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Bill Thayer

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p415 Discus

Article by James Yates, M.A., F.R.S.,
on p415 of

William Smith, D.C.L., LL.D.:
A Dictionary of Greek and Roman Antiquities, John Murray, London, 1875.

DISCUS (δίσκος), a circular plate of stone (δίσκοι, Pind. Isth. I.34), or metal (splendida pondera disci, Mart. XIV.164), made for throwing to a distance as an exercise of strength and dexterity. This was, indeed, one of the principal gymnastic exercises of the ancients, being included in the Pentathlon. It was practised in the heroic age (Hom. Il. II.774, Od. VIII.129, 186‑188, XVII.168).

The discus was ten or twelve inches in diameter, so as to reach above the middle of the forearm when held in the right hand. The object was to throw it from a fixed spot to the greatest distance; and in doing this each player had a friend to mark the point at which the discus, when thrown by him, struck the ground (Od. VIII.186‑200; Stat. Theb. VI.703). The distance to which it was commonly thrown became a measure of length, called τὰ δίσκουρα (Il. XXIII.431, 523).

[image ALT: An engraving of a naked man, standing, somewhat bent at the knees, with his left hand on his right knee, about to heave a frisbee-like object with his extended right arm raised to a level slightly above his head. It is a representation of an ancient Greco-Roman discobolus, as carved by Myron; the throwing of the ancient discus is the subject of this webpage.]
The space on which the discobolus, or thrower of the discus, stood, was called βαλβίς, and was indicated by being a little higher than the ground surrounding it. As each man took his station, with his body entirely naked, on the βαλβίς, he placed his right foot forward, bending his knee, and resting principally on this foot. The discus being held, ready to be thrown, in his right hand, he stooped, turning his body towards it, and his left hand was naturally turned in the same direction (Philostr. Imag. I.24; Welcker, ad loc.). This attitude was represented by the sculptor Myron in one of his works,a and is adduced by Quintilian (Inst. Or. II.13 §10) to show how much greater skill is displayed by the artist, and how much more powerful an effect is produced on the spectator, when a person is represented in action, than when he is at rest or standing erect. We fortunately possess several copies, more or less entire, of this celebrated statue; and one of the best of them is in the British Museum (see the preceding woodcut). It represents the player just ready to swing round his outstretched arm, so as to describe with it a semicircle in the air, and thus, with his collected force, to project the discus at an angle of forty-five degrees, at the same time springing forward so as to give to it the impetus of his whole body. Discum "vasto contorquet turbine, et ipse prosequitur." (Statius, l.c.).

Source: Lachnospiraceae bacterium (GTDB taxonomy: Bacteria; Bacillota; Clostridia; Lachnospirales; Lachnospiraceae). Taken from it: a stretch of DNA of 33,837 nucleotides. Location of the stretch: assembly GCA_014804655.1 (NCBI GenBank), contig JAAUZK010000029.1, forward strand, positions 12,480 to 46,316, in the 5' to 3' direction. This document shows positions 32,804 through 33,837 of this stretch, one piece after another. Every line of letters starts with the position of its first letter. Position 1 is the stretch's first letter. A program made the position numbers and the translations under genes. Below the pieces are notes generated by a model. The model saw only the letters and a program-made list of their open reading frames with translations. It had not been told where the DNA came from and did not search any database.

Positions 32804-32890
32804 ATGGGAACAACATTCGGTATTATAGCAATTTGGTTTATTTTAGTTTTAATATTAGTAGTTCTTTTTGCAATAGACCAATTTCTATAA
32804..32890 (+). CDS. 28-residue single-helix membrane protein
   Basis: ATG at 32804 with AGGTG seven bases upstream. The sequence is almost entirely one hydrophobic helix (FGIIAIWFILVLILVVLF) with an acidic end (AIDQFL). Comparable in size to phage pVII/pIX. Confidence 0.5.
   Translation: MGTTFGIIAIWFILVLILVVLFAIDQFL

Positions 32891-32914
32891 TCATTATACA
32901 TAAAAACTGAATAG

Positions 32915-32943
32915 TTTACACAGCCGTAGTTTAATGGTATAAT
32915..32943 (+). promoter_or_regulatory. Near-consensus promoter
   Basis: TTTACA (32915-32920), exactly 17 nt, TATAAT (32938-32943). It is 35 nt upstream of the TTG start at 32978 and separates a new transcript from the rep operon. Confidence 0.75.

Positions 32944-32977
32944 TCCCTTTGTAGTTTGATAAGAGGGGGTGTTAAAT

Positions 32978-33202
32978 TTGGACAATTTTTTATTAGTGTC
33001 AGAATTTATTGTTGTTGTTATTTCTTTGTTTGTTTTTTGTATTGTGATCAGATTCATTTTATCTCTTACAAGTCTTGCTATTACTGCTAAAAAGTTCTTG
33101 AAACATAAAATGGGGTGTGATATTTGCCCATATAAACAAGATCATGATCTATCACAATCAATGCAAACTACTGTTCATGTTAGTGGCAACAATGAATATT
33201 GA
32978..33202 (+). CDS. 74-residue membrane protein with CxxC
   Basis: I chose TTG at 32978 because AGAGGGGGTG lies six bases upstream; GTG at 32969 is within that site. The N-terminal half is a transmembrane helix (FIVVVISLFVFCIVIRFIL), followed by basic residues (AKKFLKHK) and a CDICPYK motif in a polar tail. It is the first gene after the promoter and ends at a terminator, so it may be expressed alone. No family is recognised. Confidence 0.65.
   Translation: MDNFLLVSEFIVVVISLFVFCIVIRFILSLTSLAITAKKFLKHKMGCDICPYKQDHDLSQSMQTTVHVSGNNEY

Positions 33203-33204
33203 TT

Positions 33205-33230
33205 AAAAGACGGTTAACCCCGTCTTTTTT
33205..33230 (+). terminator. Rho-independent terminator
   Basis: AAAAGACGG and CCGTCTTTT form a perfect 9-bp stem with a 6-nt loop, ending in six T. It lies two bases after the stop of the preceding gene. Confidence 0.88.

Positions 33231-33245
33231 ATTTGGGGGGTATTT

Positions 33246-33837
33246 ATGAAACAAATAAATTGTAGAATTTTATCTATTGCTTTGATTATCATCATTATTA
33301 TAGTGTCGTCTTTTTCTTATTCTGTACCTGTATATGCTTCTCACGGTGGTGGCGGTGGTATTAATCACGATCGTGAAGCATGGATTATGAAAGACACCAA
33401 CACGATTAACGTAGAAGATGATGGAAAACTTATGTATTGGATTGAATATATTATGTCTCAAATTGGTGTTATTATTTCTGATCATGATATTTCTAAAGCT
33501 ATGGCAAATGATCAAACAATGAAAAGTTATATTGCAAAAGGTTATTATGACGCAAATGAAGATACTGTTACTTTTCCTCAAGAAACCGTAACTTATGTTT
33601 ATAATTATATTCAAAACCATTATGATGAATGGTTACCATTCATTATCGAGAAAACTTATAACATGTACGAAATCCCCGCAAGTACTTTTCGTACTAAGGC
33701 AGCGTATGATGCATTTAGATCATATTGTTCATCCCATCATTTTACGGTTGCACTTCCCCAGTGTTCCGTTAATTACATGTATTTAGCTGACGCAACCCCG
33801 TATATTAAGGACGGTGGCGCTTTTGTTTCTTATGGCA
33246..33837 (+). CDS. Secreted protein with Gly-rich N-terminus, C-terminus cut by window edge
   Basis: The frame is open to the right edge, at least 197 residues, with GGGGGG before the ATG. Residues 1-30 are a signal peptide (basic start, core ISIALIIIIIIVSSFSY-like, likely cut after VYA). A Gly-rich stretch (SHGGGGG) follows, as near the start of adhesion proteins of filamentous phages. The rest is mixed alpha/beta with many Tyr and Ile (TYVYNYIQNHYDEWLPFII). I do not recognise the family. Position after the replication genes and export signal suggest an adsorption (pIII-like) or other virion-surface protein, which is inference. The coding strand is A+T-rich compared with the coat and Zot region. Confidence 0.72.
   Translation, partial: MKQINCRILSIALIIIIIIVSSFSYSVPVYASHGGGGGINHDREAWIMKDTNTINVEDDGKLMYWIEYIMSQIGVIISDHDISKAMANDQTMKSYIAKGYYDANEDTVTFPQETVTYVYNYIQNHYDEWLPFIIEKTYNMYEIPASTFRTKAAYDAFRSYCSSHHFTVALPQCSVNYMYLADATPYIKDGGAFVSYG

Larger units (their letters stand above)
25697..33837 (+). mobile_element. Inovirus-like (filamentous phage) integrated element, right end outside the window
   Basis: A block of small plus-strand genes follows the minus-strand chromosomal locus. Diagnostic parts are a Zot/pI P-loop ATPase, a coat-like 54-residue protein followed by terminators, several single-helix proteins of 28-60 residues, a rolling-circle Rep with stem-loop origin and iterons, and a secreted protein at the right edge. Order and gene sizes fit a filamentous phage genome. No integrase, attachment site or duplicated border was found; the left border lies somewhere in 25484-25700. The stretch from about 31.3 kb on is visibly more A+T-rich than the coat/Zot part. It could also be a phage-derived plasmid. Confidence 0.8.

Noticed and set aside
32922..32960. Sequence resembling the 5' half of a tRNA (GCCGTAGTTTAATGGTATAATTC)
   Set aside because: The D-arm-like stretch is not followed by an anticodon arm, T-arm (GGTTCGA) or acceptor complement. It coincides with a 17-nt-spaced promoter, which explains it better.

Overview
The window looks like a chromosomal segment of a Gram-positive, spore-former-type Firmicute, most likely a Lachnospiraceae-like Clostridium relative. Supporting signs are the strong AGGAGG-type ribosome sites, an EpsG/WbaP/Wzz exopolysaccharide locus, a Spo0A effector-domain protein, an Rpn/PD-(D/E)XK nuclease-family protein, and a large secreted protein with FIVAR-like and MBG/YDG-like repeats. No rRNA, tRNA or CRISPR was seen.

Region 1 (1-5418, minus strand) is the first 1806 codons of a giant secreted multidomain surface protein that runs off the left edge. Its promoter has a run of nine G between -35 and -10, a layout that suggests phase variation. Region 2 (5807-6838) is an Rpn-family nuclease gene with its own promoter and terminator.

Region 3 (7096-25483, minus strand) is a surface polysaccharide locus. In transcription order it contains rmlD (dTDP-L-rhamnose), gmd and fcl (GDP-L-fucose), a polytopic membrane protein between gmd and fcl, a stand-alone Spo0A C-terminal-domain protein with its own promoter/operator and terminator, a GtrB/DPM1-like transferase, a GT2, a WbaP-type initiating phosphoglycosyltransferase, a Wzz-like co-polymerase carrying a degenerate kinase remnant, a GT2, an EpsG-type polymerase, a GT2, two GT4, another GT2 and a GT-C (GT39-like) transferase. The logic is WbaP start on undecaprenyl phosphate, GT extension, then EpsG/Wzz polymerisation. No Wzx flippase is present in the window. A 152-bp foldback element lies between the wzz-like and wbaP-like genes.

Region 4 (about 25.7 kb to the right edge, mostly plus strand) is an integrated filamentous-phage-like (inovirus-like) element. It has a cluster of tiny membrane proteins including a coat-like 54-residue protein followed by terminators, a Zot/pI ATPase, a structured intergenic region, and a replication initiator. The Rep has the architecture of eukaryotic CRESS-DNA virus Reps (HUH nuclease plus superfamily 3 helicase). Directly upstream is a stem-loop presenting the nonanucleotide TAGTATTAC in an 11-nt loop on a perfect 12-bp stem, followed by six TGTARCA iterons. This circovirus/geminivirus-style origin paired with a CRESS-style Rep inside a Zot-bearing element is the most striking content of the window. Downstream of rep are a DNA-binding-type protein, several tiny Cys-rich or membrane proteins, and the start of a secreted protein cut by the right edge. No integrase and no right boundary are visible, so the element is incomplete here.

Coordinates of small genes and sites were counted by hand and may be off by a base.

Sometimes a heavy mass of a spherical form (σόλος) was used instead of a discus, as when the Greeks at the funeral games contended for a lump of iron, which was to be given to him who could throw it furthest (Il. XXIII.826‑846). The σόλος was perforated in the centre, so that a rope or thong might be passed through and used in throwing it (Eratosth. ed. Bernhardy, p251). In this form the discobolia is still practised by the mountaineers of the canton of Appenzell, in Switzerland. They meet twice a year to throw round stones of great weight and size. This they do by a sudden leap and forcible swinging of the whole body. The same stone is taken by all, as in the case of the ancient discus and σόλος: he who sends it to the greatest distance receives a public prize. The stone is lifted as high as the right shoulder (see woodcut; κατωμαδίοιο, Il. XXIII.431) before being projected (Ebel, Schilderung der Gebirgsvölker der Schweitz, I p174).

Thayer's Note:

a Very very rarely do we see a photo of Myron's discus thrower other than from the obvious, "famous" side. Among many photos online, easy to find, I've chosen this page at Sergey Sosnovskiy's Database of Ancient Art with its five views of the Discobolus.

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Page updated: 25 Mar 10